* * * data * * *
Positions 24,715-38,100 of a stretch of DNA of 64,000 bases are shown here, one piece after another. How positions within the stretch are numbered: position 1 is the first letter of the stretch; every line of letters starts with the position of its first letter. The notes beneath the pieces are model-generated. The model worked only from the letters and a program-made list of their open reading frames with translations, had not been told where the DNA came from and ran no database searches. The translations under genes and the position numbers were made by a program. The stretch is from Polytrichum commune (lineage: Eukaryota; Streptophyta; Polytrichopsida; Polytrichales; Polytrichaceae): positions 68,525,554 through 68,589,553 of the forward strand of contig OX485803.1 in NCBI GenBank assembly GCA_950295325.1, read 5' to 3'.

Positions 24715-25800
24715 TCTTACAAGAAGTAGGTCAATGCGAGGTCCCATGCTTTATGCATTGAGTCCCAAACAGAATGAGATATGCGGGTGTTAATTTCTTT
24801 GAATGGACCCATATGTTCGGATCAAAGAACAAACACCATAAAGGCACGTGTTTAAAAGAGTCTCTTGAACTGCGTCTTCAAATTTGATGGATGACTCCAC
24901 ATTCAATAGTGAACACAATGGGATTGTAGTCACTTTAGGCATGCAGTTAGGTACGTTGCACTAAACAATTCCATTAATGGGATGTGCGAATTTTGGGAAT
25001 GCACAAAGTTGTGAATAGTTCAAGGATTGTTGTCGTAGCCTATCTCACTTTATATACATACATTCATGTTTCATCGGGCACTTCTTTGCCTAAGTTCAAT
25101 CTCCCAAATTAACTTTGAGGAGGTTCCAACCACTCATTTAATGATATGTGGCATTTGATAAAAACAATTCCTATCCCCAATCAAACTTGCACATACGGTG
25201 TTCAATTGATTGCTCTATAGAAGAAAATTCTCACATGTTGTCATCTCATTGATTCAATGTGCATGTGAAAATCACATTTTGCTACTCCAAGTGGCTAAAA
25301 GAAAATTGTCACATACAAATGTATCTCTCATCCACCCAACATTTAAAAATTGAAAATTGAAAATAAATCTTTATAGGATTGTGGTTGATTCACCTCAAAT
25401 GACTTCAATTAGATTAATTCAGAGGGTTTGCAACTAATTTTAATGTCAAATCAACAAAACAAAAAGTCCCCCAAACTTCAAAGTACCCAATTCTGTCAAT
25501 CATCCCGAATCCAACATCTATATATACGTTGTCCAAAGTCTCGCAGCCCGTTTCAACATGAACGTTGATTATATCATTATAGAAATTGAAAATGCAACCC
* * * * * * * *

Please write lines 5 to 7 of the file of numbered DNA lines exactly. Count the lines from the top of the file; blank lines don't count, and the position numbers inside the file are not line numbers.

24901 ATTCAATAGTGAACACAATGGGATTGTAGTCACTTTAGGCATGCAGTTAGGTACGTTGCACTAAACAATTCCATTAATGGGATGTGCGAATTTTGGGAAT
25001 GCACAAAGTTGTGAATAGTTCAAGGATTGTTGTCGTAGCCTATCTCACTTTATATACATACATTCATGTTTCATCGGGCACTTCTTTGCCTAAGTTCAAT
25101 CTCCCAAATTAACTTTGAGGAGGTTCCAACCACTCATTTAATGATATGTGGCATTTGATAAAAACAATTCCTATCCCCAATCAAACTTGCACATACGGTG